I, like many of you, was amazed once again by the American gymnast, Simone Biles. Biles made history this past week with a dismount from the balance beam that no one had ever done before. Even in slow motion I could not believe what this amazing athlete was able to do with her body, sending it spinning and flipping in the air as she gracefully and effortlessly stuck her landing. Even prior to her dismount, the balance beam routine was breathtaking (click here to view it).
I could not help but reflect upon this week’s Torah portion, V’etchanan, from the book of Deuteronomy, through the lens of Simone Biles’ grace and balance. Moses recounts his interaction with God when he learns that he will not enter the Promised Land. Moses pleads with God. The usual translation of the verb that is also the name of this portion is “I [Moses] prayed.” But the Hebrew root is actually the same as the word we translate as “Grace.”
In Jewish theology the word Grace can mean the divine influence which operates in humans to regenerate and sanctify, to inspire virtuous impulses, and to impart strength, to endure trial and resist temptation; and as an individual virtue or excellence of divine origin. To say that Simone Biles is graceful can then mean that she not only moves with physical grace but also possesses the strength to endure the incredible amount of training and practice that she is able to resist the temptation to cut corners or try for shortcuts.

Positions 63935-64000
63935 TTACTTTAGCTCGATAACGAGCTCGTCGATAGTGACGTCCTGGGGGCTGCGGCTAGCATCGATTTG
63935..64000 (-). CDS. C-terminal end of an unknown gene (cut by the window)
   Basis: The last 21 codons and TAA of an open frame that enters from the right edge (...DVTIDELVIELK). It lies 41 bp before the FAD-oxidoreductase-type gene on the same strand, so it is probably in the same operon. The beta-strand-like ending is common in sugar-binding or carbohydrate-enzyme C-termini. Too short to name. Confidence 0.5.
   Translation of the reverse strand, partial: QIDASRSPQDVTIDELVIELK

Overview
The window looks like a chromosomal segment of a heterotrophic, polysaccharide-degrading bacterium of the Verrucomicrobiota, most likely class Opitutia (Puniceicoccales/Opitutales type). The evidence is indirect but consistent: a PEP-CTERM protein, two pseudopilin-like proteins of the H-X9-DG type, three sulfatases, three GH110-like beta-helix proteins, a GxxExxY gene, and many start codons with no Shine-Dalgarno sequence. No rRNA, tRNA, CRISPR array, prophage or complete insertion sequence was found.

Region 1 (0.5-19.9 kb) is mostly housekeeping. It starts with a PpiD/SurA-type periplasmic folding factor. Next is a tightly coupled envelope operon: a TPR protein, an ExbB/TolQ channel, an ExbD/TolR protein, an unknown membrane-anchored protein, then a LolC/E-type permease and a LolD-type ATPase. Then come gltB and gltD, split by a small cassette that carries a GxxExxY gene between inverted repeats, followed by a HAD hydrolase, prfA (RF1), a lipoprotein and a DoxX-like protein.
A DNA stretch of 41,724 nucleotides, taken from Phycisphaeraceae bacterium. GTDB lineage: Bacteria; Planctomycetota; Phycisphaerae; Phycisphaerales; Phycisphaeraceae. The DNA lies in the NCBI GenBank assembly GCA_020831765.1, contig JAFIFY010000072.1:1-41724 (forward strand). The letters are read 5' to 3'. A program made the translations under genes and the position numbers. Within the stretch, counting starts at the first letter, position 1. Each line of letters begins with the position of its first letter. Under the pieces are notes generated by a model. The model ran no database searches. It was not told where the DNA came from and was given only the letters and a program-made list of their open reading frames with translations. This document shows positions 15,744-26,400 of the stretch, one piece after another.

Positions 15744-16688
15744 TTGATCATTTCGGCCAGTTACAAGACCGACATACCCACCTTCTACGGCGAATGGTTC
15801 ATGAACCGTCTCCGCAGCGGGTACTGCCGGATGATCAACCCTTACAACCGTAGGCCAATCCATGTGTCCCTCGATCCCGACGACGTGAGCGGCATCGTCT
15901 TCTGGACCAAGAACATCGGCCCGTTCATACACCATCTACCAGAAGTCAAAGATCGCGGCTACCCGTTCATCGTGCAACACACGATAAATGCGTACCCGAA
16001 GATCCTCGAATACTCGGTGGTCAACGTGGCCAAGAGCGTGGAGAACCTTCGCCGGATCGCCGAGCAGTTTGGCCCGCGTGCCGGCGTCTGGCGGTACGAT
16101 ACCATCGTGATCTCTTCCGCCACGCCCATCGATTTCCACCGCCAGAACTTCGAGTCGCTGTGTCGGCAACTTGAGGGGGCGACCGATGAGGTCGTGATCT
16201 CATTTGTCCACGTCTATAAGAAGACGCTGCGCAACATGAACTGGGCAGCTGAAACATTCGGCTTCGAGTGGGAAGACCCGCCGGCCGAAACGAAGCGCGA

So perhaps Moses was also seeking grace and not just pleading with or praying to God. Moses, recognizing that change is possible, sought the divine inner strength to effect such change and to avoid the temptation to simply let things stand without complaint. Moses sought to find balance in his responsibility to the community and the responsibility to care for himself, too. Moses sought to “regenerate and sanctify,” himself and his people. Recognizing his mistake, Moses seeks repentance, he turns to God and publicly confesses his sin providing a living lesson of the middot, virtues/traits, of leadership and humility.
Change is possible. We are approaching the moment in the Jewish calendar when this message is especially relevant, the High Holy Days. This year our theme comes from a verse in Pirke Avot, The Ethics of our Ancestors: “Better one hour of repentance and good deeds than all the life in the World to Come.” Inner change is possible. We can become better as we aspire to be our highest self. Repentance is the key. We do Cheshbon HaNefesh, an accounting of our soul, as we examine who we are and what we can be. We strive to turn from mistakes, learn, and grow. Change is possible in our world too. Good deeds, Tikkun Olam, brings about real change in our world for the good.
Balance is what we strive to achieve in the middot, the character traits we are born with, each of us. Balance is what we strive to achieve in the inner work we do and the work we do in the world. May we all find the Grace with which to succeed in this most important endeavor, seeking Teshuvah, repentance, and doing Ma’asim Tovim, good deeds.
Rabbi Paul F. Cohen, D.Min., D.D.